And just to name some of the major sights:
Myōzen temple (明善寺 / みょうぜんじ)
Naturally, first of all the Myōzen temple is famous for its unusual bell-gate, the Shōrō-mon (鐘楼門 / しょうろうもん). It’s been told that the zelcova trees for the temple were cut down in 1806, but the temple was finished only 20 years later. Also people still tell the story that the master carpenter, Usuke Mizuma, was aided by 9,191 workers, when the temple was built. Have a look at the unusually coloured elephant heads on the front of the main building. The old yew tree on the temple’s grounds is a natural monument of the Gifu prefecture. And most likely the main building of the temple is the only one in Japan built in the gasshō zukuri style.
Shirakawa Hachiman shrine (白川八幡神社 / しらかわあちまんじんじゃ)
The shrine’s foundation dates back to the days of the Wado emperor (early 8th century). And it is not only its age that sets it apart from most other shintō shrines in the country, but also because of a building that somehow survived from the syncretic times (when buddhist temples and shintō shrines enjoyed a kind of “symbiotic” existence): A “shaka-dō” (釈迦堂 / しゃかどう) that still houses four buddha statues. Something that became a rarity since the days of the Meiji restoration (in the second half of the 19th century), when buddhist temples and shintō shrines were strictly separated. This “shaka-dō” was built in 1627 (some other sources state the year 1628), was renewed in 1808 and is now one of the treasures of the shrine.
Probably the most famous thing about this shrine, however, is its “Doburoku festival” (濁酒祭り / どぶろくまつり), the “festival of the murky sake” (if one dares to translate it this way) which is celebrated annually on the 14th and 15th of October. The “Doburoku Festival Museum” has some gorgeous items from this festival on display (open daily from 9am to 7pm – closed during the festival and during the winter months between December and March; admission fee: 300 Yen for adults, 100 Yen for children).
The shrine is surely one of the most “enchanted” places in Japan. You should definitely spend some time here and inhale the quaint atmosphere and let the shirne and the surrounding old trees carry you away to another world.
A view from lofty heights:
There is something I would really like to recommend you warmly: When you’re on your stroll through Shirakawa in northern direction, don’t just use the main street, the Shirakawakaidō (白川街道 / しらかわかいどう) with all its souvenir shops, but walk one of the smaller streets in the eastern “outskirt” (naturally, the village is by far too small to really speak of an “outskirt”), passing the Myōzen temple. Less then 500 metres north of the temple the little street leads up and into the forest. Follow it for about 7 minutes of walk, and you will reach the lookout point “Ogimachi Jōseki” (荻町城跡 / おぎまちじょうせき) – a place, which, as the name indicates, was once towered by a fortress (there is hardly a trace left of it, though). This place is second to none when it comes to enjoying a truly breathtaking panorama of Shirakawa and the surrounding landscape. Have you ever seen any pictures of Shirakawa? – you can be as good as certain that they were taken from there.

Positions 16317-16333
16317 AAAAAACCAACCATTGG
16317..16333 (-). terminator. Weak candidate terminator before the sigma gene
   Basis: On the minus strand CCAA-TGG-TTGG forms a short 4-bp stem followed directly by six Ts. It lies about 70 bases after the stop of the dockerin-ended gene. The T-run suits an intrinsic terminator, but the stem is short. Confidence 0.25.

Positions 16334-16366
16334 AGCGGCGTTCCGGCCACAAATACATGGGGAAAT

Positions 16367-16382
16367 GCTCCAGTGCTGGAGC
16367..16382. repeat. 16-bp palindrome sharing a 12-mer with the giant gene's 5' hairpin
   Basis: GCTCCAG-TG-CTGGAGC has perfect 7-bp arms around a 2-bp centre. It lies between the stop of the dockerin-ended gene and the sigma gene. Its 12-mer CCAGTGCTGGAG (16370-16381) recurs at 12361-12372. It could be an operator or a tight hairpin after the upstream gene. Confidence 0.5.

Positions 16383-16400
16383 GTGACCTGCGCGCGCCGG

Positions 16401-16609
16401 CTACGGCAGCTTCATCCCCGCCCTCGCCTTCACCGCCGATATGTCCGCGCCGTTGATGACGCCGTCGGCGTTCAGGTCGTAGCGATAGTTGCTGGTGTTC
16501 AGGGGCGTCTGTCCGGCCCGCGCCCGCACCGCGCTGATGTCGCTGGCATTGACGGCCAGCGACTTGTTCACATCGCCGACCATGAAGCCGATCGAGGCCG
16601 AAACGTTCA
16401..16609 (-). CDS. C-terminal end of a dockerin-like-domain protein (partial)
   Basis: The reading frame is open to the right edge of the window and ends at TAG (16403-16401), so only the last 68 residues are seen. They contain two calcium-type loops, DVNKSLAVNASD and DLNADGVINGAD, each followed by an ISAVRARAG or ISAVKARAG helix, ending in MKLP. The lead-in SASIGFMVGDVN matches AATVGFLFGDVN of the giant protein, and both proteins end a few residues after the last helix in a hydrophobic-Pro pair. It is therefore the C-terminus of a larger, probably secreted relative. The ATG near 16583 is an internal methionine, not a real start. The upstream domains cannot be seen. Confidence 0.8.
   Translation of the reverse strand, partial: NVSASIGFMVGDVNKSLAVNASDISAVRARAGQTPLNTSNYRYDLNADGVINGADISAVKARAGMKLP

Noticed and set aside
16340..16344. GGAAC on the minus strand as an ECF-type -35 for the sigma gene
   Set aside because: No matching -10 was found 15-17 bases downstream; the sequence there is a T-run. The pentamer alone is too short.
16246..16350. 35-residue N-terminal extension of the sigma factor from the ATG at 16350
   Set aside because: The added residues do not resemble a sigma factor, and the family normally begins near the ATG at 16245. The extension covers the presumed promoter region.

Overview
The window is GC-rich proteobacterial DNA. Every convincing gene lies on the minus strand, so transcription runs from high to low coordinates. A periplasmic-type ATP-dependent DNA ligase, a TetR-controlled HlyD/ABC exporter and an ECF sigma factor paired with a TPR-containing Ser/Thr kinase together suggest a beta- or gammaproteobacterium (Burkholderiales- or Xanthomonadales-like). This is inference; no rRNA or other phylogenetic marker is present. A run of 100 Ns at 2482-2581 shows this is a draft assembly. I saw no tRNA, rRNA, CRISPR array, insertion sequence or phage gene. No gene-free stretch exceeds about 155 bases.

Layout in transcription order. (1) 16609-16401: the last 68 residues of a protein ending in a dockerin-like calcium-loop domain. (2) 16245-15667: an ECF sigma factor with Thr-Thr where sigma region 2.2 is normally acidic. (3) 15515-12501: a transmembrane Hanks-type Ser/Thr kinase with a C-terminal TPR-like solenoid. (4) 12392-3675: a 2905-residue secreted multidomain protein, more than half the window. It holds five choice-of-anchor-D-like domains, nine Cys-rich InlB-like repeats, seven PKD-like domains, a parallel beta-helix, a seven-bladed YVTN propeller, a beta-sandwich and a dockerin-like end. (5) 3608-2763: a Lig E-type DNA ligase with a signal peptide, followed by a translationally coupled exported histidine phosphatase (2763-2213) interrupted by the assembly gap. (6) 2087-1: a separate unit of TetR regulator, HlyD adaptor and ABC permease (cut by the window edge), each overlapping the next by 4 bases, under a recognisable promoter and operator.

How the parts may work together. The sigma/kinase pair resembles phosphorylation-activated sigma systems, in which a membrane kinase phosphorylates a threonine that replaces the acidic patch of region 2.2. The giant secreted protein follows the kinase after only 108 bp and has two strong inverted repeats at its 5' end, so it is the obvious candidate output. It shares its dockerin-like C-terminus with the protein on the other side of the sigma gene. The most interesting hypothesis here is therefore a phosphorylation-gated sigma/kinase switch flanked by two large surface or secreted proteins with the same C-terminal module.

The museum section of Shirakawa:
Even though the actual highlight of Shirakawa is the village itself that still is home to some hundred inhabitants, you should also not miss the museum-part of Shirakawa, the “Gasshō Zukuri Minka-en” (合掌造り民家園 / がっしょうづくりみんかえん), which is located directly at the bus terminal and the tourist centre on the west side of the Shō river. You can find particularly impressive specimen of historic rural development, collected in the area around Shirakawa. And, other than in the village itself, the interior of these buildings can be inspected as well. Depending on the season of your visit you may find yourself on a “magical” trip through time. Have a look at the pictures below and you will understand that I had something of the “déjà-vu” of the “Shire” as a part of J.R.R. Tolien’s fictional Middle-earth, described in “The Lord of the Rings”. Have an extensive stroll here and allow yourself to be drift into a time long gone by!
Opening hours of the “Gasshō Zukuri Minka-en”:
From April to November daily from 8:40 am to 5:00 pm (last entry: 20 minutes before closing).
From December to March daily (except Tuesday) from 9:00 am to 4:00 pm (last entry: 20 minutes before closing). Falls a national holiday on a Tuesday, the museum remains closed on the following Wednesday instead.
Open throughout the New Year holidays.
Admission fee for the “Gasshō Zukuri Minka-en”:
Adults: 500 Yen
(Groups of more than 25 persons: 450 Yen, groups of more than 100 persons: 400 Yen)
Children: 300 Yen
(Groups fo more than 25 persons: 250 Yen, groups of more than 100 persons: 200 Yen)
And should you be looking for a typical souvenir of Shirakawa:
“Sarubobo” (さるぼぼ), a lucky charm of the Hida area (飛騨 / ひだ), in which Shirakawa is located. Its name is derived from “saru no akanbō” (サルの赤んぼう /”monkey baby”). The “sarubobo” is supposed to keep bad luck away and to promote solidarity within the family.
How to get there:
It’s probably easiest, if you plan your trip to Shirakawa as a one-day-trip from Kanazawa. From there you can get to Shirakawa most conveniently by bus from bus stop no. 2 at the bus terminal on the east side of Kanazawa Station. The tickets have to be bought in advance (only reserved seats are available), but depending on the demand, tickets can be bought until shortly before departure. The ticket counter is very close to the bus stop (“Hokutetsu Bus Ticket Office” – properly: 北陸鉄道予約センター / ほくりくてつどうよやくセンター / Hokurikutetsudō Yoyaku Centre) – have a look at the map below:
During the time of my visit (2014) there was a bus from Kanazawa to Shirakawa at 8:10 am, 9:05 am, 10:50 am, 1:25 pm, 2:40 pm and 4:00 pm (journey time: about 75 or 85 minutes respectively, in cases of stopovers in Gokayama). The busses from Shirakawa to Kanazawa were at 8:50 am, 10:50 am, 12:25 pm, 1:50 pm, 4:25 pm and 5:30 pm.
Roundtrip fare: 3,290 Yen